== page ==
Saturday, August 26, 2006

2 Duds 

Aap Ki Khatir

Perhaps because he is accused of always making heavy-duty melodramas, Dharmesh Darshan attempts a comedy this time. Too bad that Aap Ki Khatir is an even bigger headache-inducer than Mela and Bewafaa.

Copying from Hollywood movie The Wedding Date, which wasn’t all that great to begin with, Darshan compounds the error by mixing it with stale formulaic elements from the Hum Aapke Hain Kaun era. Overcrowding the film with dozens of weird ‘relatives’ to add to the already insipid bunch of lead actors is no way to entertain the audience.

Anu (Priyanka Chopra), supposedly a wealthy working woman, but appearing as a pea-brained bimbo, takes along a hired escort Aman (Akshaye Khanna) to London, to her step-sister Shirani’s (Amisha Patel) wedding, to make her former boyfriend Danny (Dino Morea) jealous.
For a long time, the characters just dress up, sing, dance, play cricket; Anu bickers endlessly with Aman, and there’s some very idiotic humour. After some time, more people arrive to join the circus. You alleviate the boredom by wondering what all those over-dressed people are doing there. Why is some vague cousin hanging around? Who are all those foreigners? Why are Anu’s parents (Anupam Kher-Lillete Dubey) acting like horny teenagers? Why does Shirani’s groom (Suniel Shetty) have so many odd relatives—including two single aunts everybody makes fun of.

If the comedy is clunky and the drama flat, the romance is totally without fizz. Shirani looks glum and behaves like she was marrying just because she can’t back out with all those house guests around. Anu falls out of love with Danny and in love with Aman, just because her father tells her so. No slow realization, or love catching people unawares.

Comedy doesn’t come naturally to Akshaye Khanna, but at least he tries. Not like the girls, who have spent all their effort on their wardrobes. And if anyone does not get the innumerable Lokhandwala and ring-tone jokes, please ask Dharmesh Darshan to explain.


This Anees Bazmee film has obviously been in the making for very long, so both in look and content, there is a staleness to it.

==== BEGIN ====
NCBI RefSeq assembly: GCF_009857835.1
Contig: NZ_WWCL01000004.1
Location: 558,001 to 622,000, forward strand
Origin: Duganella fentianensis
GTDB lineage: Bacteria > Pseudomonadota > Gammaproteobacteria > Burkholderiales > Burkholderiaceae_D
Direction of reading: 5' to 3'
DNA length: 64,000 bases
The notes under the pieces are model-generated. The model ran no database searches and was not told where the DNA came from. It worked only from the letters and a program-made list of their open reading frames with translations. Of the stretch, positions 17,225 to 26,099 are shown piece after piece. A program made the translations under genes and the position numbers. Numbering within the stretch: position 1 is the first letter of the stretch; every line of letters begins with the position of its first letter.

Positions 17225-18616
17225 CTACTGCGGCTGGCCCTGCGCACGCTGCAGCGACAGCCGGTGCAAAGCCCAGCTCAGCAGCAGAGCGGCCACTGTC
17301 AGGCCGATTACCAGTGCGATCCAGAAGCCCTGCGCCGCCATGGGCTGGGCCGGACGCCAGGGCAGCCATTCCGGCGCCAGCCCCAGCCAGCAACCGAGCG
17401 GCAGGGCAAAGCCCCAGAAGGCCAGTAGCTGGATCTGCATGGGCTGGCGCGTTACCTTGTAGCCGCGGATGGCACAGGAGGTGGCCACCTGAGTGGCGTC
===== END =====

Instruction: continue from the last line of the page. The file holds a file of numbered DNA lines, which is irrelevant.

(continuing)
When Govinda was at his peak as a comic actor some years ago, Sandwich may have found an audience, now it is almost awkward to see the actor go through the motions in a mechanical way, and in a voice that sounds like someone doing a bad imitation of Dharmendra.

Through circumstances beyond his control, Sher Singh (Govinda) finds himself married to two women (Mahima Chaudhary-Raveena Tandon). For a few years he manages to get by without them finding out, but then his two identical- looking sons meet at school, the wives befriend each other and he is in trouble.

Then a lookalike turns up and the film moves into crime-thriller mode. The chauvinism cannot be avoided, as Sher Singh expects to be pardoned for bigamy, but can’t bear the thought of the duplicate living with one of his wives.

Govinda has Sajaan Chale Sasural on a similar theme before, and there’s also Gharwali Baharwali about a man and two wives—everything about Sandwich is dated and old-fashioned. There are continuity problems galore as the actors’ size and hairstyle keeps changing from scene to scene. The climax with all the actors converging at one place to have a comic fight sequence is so out of the eighties. No reason for an audience to waste money on this one.


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